Researchers at the University of Cambridge in England have come up with a novel way to produce a widely-used gas that is currently produced from fossil fuels.
The researchers have discovered that they can directly produce the gas – called syngas – from an artificial leaf that uses only sunlight, carbon dioxide and water.
This development was first reported Wednesday October 22 in the journal Nature Materials.
The hope is that the technique can eventually be used to develop a sustainable liquid fuel alternative to gasoline (or petrol as it is known in the U.K.).
“You may not have heard of syngas itself but every day, you consume products that were created using it,” said Professor Erwin Reisner of the Cambridge Department of Chemistry. He was speaking in an interview with SciTechDaily. “Being able to produce it sustainably would be a critical step in closing the global carbon cycle and establishing a sustainable chemical and fuel industry,” he said. Reisner has spent several years working to achieve this goal.
Syngas is currently made from a mixture of hydrogen and carbon monoxide, and is used to produce a range of commodities, including pharmaceuticals, plastics and fertilizers.
The artificial leaf that Reisner and his colleagues have come up with is inspired by photosynthesis – the natural process by which plants use the energy from sunlight to turn carbon dioxide into food.
On the artificial leaf, two light absorbers, similar to the molecules in plant that harvest sunlight, are combined with a catalyst made from the naturally abundant element called cobalt.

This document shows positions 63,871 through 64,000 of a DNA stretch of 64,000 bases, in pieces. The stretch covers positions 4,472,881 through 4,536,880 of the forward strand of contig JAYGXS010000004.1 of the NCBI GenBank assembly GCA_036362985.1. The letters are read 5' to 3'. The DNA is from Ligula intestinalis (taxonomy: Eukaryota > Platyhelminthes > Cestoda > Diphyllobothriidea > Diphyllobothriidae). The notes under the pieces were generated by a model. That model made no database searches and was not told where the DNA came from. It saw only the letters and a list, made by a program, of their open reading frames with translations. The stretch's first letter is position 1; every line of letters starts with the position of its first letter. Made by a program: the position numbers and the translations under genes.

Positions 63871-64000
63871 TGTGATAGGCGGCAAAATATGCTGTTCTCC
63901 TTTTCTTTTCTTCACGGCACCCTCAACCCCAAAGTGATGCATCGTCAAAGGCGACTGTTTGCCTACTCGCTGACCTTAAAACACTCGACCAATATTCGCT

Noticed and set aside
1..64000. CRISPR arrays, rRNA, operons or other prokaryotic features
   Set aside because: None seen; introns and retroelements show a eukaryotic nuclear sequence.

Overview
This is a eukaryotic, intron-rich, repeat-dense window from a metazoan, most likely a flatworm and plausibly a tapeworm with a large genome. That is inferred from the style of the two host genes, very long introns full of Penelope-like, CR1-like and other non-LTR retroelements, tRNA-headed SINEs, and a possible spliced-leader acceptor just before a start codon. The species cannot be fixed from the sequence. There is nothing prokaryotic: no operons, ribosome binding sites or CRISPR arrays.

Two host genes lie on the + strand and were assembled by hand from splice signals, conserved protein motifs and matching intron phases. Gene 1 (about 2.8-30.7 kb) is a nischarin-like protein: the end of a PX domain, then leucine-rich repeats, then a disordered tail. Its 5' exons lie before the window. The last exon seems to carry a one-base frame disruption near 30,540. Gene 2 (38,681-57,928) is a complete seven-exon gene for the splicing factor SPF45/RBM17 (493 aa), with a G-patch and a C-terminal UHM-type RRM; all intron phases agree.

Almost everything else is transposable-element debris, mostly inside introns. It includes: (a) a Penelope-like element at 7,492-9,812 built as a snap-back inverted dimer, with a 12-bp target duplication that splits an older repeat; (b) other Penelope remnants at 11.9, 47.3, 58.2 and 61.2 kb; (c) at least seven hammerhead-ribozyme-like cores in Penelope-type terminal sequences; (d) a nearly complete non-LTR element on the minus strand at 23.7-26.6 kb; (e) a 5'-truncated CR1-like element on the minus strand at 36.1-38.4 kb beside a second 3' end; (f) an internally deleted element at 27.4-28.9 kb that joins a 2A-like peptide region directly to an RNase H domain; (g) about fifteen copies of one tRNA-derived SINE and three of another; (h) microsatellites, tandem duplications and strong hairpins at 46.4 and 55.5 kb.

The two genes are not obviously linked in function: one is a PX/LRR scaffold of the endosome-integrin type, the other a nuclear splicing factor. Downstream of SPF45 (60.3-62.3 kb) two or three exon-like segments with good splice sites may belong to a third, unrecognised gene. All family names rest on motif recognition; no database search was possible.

When the device is immersed in water, one light absorber uses the catalyst to produce oxygen. The other carries out the chemical reaction that reduces carbon dioxide and water in carbon monoxide and hydrogen, forming the syngas mixture.
The good news is that the light absorbers work even under the low levels of sunlight on days when it is raining or overcast.
The research was carried out in the Christian Doppler Laboratory for Sustainable SynGas Chemistry in the University’s Department of Chemistry. It was co-funded by the Austrian government and the Austrian petrochemical company OMV, which is looking for ways to make its business more sustainable.
Other artificial leaf devices have also been developed, but these usually only produce hydrogen. The Cambridge researchers say the reason they have been able to make theirs produce syngas sustainably is thanks to the combination of materials and catalysts that were used.
Syngas is already used as a building block in the production of liquid fuels. “What we’d like to do next, instead of first making syngas and then converting it into liquid fuel, is to make the liquid fuel in one step from carbon dioxide and water,” Reisner said.
He said the development of synthetic petrol is vital as electricity can currently only satisfy about 25% of the world’s energy demand.